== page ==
Open G String

My left palm slightly supports my neck to counter neck dive and also because it feels right. When I play an open G string though I have to open my left hand to avoid muting the string, and my neck moves forward, no pressure on the front of the neck to counter the slight thumb pressure on the back. It feels very artificial and impractical to press a finger onto a lower (visually higher) string, and so I end up with the neck going forward and getting pulled back when I use the open G string. Should I just get used to it?

Thanks all

You shouldn’t need to apply much if any thumb pressure on the back of the neck. It should rest very lightly.

If the bass is properly set up, you should be able to cleanly fret notes without having your thumb touch the back of the neck at all, with maybe slight counterpressure from your right forearm on the body of the bass if needed.

In fact this is a useful fretting exercise at the start of a practice session; slowly play a few scales without touching the back of the neck. It will be difficult at first but it is nice for seeing just how lightly you need to push to fret notes.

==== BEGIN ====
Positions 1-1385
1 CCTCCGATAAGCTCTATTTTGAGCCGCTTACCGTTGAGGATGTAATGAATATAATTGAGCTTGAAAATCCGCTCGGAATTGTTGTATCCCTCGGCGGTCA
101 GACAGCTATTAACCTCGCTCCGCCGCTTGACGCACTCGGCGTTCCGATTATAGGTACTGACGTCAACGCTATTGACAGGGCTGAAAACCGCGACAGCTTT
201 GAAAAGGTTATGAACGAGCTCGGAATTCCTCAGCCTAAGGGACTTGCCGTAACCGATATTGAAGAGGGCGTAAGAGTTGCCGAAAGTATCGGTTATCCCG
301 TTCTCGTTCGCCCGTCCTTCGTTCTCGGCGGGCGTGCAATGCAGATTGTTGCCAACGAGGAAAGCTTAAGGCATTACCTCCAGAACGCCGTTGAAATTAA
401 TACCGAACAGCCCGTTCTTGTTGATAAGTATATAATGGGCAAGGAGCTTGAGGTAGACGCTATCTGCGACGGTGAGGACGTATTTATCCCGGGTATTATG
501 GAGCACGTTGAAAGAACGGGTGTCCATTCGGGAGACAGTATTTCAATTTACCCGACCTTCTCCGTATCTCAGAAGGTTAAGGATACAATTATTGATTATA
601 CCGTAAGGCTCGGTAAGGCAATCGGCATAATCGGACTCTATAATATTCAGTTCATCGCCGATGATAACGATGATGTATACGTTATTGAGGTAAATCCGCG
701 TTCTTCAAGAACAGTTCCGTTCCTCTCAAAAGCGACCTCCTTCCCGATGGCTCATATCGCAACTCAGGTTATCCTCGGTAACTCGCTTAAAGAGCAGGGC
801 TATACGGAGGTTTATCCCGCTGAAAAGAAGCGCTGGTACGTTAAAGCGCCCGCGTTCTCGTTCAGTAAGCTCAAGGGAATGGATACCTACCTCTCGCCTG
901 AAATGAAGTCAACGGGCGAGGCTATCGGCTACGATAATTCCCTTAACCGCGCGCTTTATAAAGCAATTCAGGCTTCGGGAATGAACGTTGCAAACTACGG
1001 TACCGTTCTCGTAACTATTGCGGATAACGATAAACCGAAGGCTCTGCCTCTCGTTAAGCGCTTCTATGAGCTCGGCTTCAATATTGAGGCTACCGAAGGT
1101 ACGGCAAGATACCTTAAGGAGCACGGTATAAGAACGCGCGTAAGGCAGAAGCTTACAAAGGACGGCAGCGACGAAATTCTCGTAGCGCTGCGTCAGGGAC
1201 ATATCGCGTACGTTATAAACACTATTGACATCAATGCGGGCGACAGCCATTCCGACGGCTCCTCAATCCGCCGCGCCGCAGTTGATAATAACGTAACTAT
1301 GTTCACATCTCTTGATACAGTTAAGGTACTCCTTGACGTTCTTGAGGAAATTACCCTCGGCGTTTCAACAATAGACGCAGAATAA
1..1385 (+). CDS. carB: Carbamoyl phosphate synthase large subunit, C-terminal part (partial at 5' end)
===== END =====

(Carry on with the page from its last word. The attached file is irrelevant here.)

A light touch is the key to playing smoothly and faster.

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Also, you shouldn’t have to use your fretting hand to prevent the neck from dropping. Some basses just have neck dive, but this can usually be countered by using a wider strap, and/or one that’s made of a material that provides more friction against your body. Ideally, the bass should stay in place without having to touch it with your hands at all.


Along with a good wide strap, you can position your plucking arm to rest on the lower bout of the body to counter-balance neck dive.

If both a strap and your arm are not enough to do this, you have a severe case of neck dive.

Installing lighter tuners will help a lot. But if it doesn’t fix things, you will likely need to reposition the lower strap button so your bass hangs at a higher natural angle.

This usually completely solves the problem, maybe with the addition of a high-mass bridge too. If the neck dive is bad to the point that these won’t fix it, there’s a serious issue with the balance of that instrument.

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